Eleven people from 9 Lafayette Ave. were receiving emergency shelter at a local hotel and were provided emergency clothing – including winter coats – and funds for food, according to Kat Powers, a spokeswoman for the American Red Cross of Eastern Massachusetts. Six residents from 13-15 Lafayette Ave. decided to stay with friends yesterday. They were accepting emergency funds for food, Powers said.
“All occupants of these addresses (total of 17 persons at this time) have been given comfort kits, which includes toiletries like razors and toothbrushes,” Powers said.
“We will be following up with all 17 people to make sure they have what they need to start their recovery after this disaster, once everyone has had a good night’s sleep,” she said.
Alex Ballester, 41, who recently moved into the two-family home at 17-19 Lafayette, said he worried that the fire was going to reach his home after watching the damage it caused to the house next door at 13-15 Lafayette Ave.
“We just moved here a week ago and it looked like it was going to reach us,” Ballester said. “I evacuated my family out of the house. It was amazing how fast the fire was moving and how much damage it caused, even causing the siding on the houses across the street to melt.”
Masuk said the fire department did an “awesome job.”
“The firefighters were excellent,” he said. “They contained it to the one house and kept it from burning our house,” he said. Bergeron agreed.
“They did an excellent job, considering the circumstances they encountered when they got on the scene, to keep the fire from growing and spreading any more,” he said. “There is always the chance of the fire spreading to other buildings when you have a situation like we encountered. Thankfully, we had sufficient water to keep it to that one building, and minor damage to the building on the left.”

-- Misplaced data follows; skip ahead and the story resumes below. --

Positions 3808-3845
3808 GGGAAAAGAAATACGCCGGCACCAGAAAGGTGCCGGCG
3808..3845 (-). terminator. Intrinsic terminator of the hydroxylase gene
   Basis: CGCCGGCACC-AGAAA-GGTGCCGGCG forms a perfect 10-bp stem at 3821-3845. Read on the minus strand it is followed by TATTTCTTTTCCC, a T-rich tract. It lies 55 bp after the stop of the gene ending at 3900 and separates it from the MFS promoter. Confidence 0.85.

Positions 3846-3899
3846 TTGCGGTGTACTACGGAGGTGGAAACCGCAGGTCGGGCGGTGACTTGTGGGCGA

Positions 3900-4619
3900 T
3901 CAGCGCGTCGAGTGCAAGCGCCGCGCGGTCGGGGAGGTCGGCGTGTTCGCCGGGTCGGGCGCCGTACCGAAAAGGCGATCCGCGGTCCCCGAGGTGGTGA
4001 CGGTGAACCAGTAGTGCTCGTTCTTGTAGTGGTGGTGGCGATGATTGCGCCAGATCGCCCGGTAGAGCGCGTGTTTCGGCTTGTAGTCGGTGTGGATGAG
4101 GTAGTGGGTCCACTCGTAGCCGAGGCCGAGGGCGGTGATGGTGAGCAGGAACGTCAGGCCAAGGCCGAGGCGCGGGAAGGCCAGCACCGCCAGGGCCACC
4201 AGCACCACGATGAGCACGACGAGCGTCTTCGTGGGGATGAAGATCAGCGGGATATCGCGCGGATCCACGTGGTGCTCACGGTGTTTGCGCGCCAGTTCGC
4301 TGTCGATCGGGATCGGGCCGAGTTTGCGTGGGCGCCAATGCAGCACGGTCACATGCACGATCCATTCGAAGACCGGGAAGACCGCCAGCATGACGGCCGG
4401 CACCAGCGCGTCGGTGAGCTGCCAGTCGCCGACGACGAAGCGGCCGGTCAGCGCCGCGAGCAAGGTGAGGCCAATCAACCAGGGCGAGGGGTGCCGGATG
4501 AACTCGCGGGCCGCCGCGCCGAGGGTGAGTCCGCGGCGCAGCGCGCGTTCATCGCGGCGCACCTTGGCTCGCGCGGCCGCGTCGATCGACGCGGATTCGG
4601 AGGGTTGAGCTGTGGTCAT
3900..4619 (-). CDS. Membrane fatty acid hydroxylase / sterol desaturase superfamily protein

Despite the huge walls of fire that already engulfed the house by the time the first crews responded, the firefighters were able to conduct a quick search on the first and second floors to determine that everyone was out.
“The part of the building that’s still intact in the rear portion has a stairway you can walk up,” Bergeron said. “That’s where the crews went in. They were able to make entry into the first and second floor to make a quick search.”
Even without knowing the exact cause of Friday’s fire, Bergeron highlighted concerns about the potential hazards of overloading extension chords during the holiday season.
“Because of their small size, they can heat up like the wire inside of a toaster before they trip a circuit breaker or fuse,” the chief said. “People need to be extremely careful with extension cords, especially this time of year.”
The chief said the fire also generated concerns about having operational smoke detectors. It’s not clear whether the smoke detectors were working at 9 Lafayette Ave. Masuk was just happy he had his dog Bella to alert him to the fire next door. “We rescued her from an animal shelter and she rescued us last night,” he said.